The newest Mars rover, Curiosity (also known as the Mars Science Laboratory) has a landing site picked out: Gale crater, measuring about 150 kilometers across (93 miles) and at least 3.5 billion years old. The crater was chosen out of a hundred locations on Mars, which were gradually narrowed down, and the final choice was announced on July 22. Imagine how hard it would be to choose just one place out of one hundred to explore!
So, what is Gale crater like? There is a mountain made of layers of debris in the middle of the crater, probably made of sediment from the bottom of a lakebed or dust and volcanic ash blown by the wind. Erosion in the crater gives the rover access to the different layers. When Curiosity gets there, we’ll find out a whole lot more.
Are you curious to know when Curiosity will get to Mars? It’s currently scheduled to launch this November or December and land on the red planet in August of next year.
MESSENGER was inserted into orbit around Mercury yesterday, March 17th. Launched on August 13th, 2004, MESSENGER has been in interplanetary flight for over six and a half years! I bet that after this long waiting, the MESSENGER team is thrilled to finally be in orbit. As for me, I think visiting Mercury ROCKS!
MESSENGER is a NASA Mercury orbiter. It’s name is an acronym for MErcury Surface, Space ENvironment, GEochemistry, and Ranging. One of its goals is to learn about the topography of Mercury’s surface, and another is to find out the composition of its atmosphere.
On its way to Mercury, MESSENGER has had one Earth flyby, two Venus flybys, and three Mercury flybys. In one of these Mercury flybys, volcanism on the surface and water in the exosphere were discovered. Also on the way to Mercury, MESSENGER took this ROCKIN’ “family portrait” of our Solar System:
There’s a lot about Mercury we’ve found because of MESSENGER. For example, could you imagine seeing a whole side of a planet which you’ve never seen before? MESSENGER gave us just that in this picture:
The instruments on board will be turned on and checked on the 23rd of March, and on the 4th of April the mission’s primary science phase begins. I look forward to seeing what new discoveries are made about our amazing innermost planet!
Exogeology ROCKS! Episode 3 is now complete. Woo hoo! That’s three episodes of my Exogeology ROCKS! series done. Episode 3 features an interview with Pan Conrad, a NASA astrobiologist at JPL.
You can watch Exogeology ROCKS! Episode 3 on YouTube. It’s in two parts, so make sure to watch both part one and part two. Episode 3 will soon be up on Exogeology ROCKS! in the Meet Real Exogeologists section.
If you haven’t seen the first two yet, you can watch them here on my website, as well as a bonus track for Episode 1.
During my visit to the Jet Propulsion Laboratory in June, I was asked to write two articles to put on the JPL website: one about how I got interested in exogeology, another about my visit to JPL. This article was also posted on the main NASA website in the “For Students” section. It ROCKED to see something I wrote on the NASA website!
My second article will be up soon.
Exogeology ROCKS! Episode 2 is finally finished! This is the second episode of my Exogeology ROCKS! series. In Exogeology ROCKS! Episode 2, I interview Joy Crisp, a planetary scientist at NASA’s Jet Propulsion Laboratory. It sure ROCKED going to JPL and meeting a real exogeologist!
You can see Exogeology ROCKS! Episode 2 here on my website, in the Exogeology ROCKS! Episodes/ Meet Real Exogeologists section.
Keep checking up on Exogeology ROCKS! and be on the lookout for Episode 3. I’m Zoë Bentley and Exogeology ROCKS!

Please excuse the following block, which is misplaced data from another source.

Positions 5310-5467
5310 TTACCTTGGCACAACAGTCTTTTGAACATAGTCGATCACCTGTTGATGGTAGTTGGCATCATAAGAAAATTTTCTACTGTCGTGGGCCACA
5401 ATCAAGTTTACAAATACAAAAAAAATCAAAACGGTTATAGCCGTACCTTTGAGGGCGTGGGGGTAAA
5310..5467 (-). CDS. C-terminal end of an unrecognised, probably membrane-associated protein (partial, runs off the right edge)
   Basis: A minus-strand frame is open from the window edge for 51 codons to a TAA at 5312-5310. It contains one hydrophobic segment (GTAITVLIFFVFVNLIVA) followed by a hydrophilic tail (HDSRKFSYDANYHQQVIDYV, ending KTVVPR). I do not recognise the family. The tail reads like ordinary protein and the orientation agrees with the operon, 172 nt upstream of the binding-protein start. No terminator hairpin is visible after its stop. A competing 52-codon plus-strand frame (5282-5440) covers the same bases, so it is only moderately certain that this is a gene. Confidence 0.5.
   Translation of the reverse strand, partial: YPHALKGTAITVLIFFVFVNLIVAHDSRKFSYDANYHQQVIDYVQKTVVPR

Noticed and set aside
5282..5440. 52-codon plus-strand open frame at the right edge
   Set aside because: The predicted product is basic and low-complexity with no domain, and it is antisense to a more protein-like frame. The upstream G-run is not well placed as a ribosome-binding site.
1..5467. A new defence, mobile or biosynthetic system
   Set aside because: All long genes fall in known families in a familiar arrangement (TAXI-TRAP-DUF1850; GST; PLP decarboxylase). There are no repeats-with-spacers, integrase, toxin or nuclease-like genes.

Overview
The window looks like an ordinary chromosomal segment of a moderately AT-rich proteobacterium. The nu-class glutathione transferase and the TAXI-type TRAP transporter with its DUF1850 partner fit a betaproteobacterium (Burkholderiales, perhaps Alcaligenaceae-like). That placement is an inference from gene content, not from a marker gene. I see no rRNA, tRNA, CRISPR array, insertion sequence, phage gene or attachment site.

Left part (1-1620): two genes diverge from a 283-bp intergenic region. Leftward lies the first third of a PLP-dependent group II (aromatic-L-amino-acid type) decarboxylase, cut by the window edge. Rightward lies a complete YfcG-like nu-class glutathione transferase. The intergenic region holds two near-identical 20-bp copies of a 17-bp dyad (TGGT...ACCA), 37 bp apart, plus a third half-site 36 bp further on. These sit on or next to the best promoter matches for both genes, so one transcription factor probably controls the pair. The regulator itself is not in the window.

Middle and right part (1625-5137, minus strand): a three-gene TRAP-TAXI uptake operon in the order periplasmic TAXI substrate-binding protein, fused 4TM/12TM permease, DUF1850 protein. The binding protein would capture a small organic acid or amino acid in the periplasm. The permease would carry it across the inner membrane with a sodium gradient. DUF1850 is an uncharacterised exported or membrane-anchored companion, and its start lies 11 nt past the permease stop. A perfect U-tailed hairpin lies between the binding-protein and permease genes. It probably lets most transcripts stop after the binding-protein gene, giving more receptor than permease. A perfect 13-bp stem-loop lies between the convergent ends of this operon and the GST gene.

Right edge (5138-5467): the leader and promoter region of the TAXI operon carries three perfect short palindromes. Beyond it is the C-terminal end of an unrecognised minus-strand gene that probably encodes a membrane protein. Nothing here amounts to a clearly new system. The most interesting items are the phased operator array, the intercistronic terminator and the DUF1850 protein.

Welcome to the new website for Exogeology ROCKS!
Exogeology ROCKS! is all about exogeology, or geology on other planets. You can see the old website here, but this website has all the same information, and more! Exogeology ROCKS! was created for the NASA/USA Today “No Boundaries” contest, and won second place. I decided to continue my Exogeology ROCKS! project since it was so much fun and I plan to become an exogeologist. Since winning entries can’t be changed after the contest ends, I’ve transferred all my information over onto this website.
Good question! This page explains the basic concept of exogeology. Look at it first, so you can better understand the rest of the site.
What is the Exogeology ROCKS! website all about? I’ve explained here why I made the website, what there is to do on it, and a bit about myself.
This is the best part! I made a 20 minute episode of Exogeology ROCKS!, and a 3 minute bonus track on Pluto. Don’t miss either one! Episode One of Exogeology ROCKS! features an interview with a planetary astronomer, Dr. Larry Lebofsky from Tucson, Arizona, and was made to show that exogeology really does ROCK!
After watching Exogeology ROCKS!, I bet you’ll want to know how to become an exogeologist yourself. I’ve created this page to show you how to do just that.
Want to know more about what life is like for a real exogeologist? Read Petra’s Blog, a blog written by me as the fictional exogeologist Petra Stone. Petra writes about her favorite experiences in exogeology, and exogeology in general. There are tons of posts with lots of information, so go to Petra’s Blog and start reading!
Play a crossword puzzle, search in a crossword puzzle, and solve online jigsaw puzzles in this fun category.
There are a wide variety of things you’ll see on the job as an exogeologist. Each set of photographs in the gallery shows you some of those, along with a short description about what you see. Have fun looking around, because these photos ROCK!
Have you read everything on Exogeology ROCKS! and you want to find out more? Here are some great links to get you started.
If you have any suggestions about how to improve my site, add more info, or make it more fun, use the “Contact Me” form to send me your reviews.
You can get to any of these pages from the sidebar on the right hand side of the page. I’ve put a lot of effort into this, so don’t miss out! There are lots of rockin’ things to do!
Until next time, I’m Zoë Bentley, and Exogeology ROCKS!
My movie, Exogeology ROCKS!, is here!
Click on Exogeology ROCKS! Episodes/ Meet Real Exogeologists on the sidebar. Exogeology ROCKS! is a video I made about what exogeology is, and an interview with a real exogeologist. I hope it helps you see that exogeology really does ROCK! I filmed, hosted, interviewed, and edited the whole 20 minute movie. It was hard, but really fun. See what you think of it!
Don’t forget the bonus track on Pluto!
Until next time, I’m Zoë Bentley, and Exogeology ROCKS!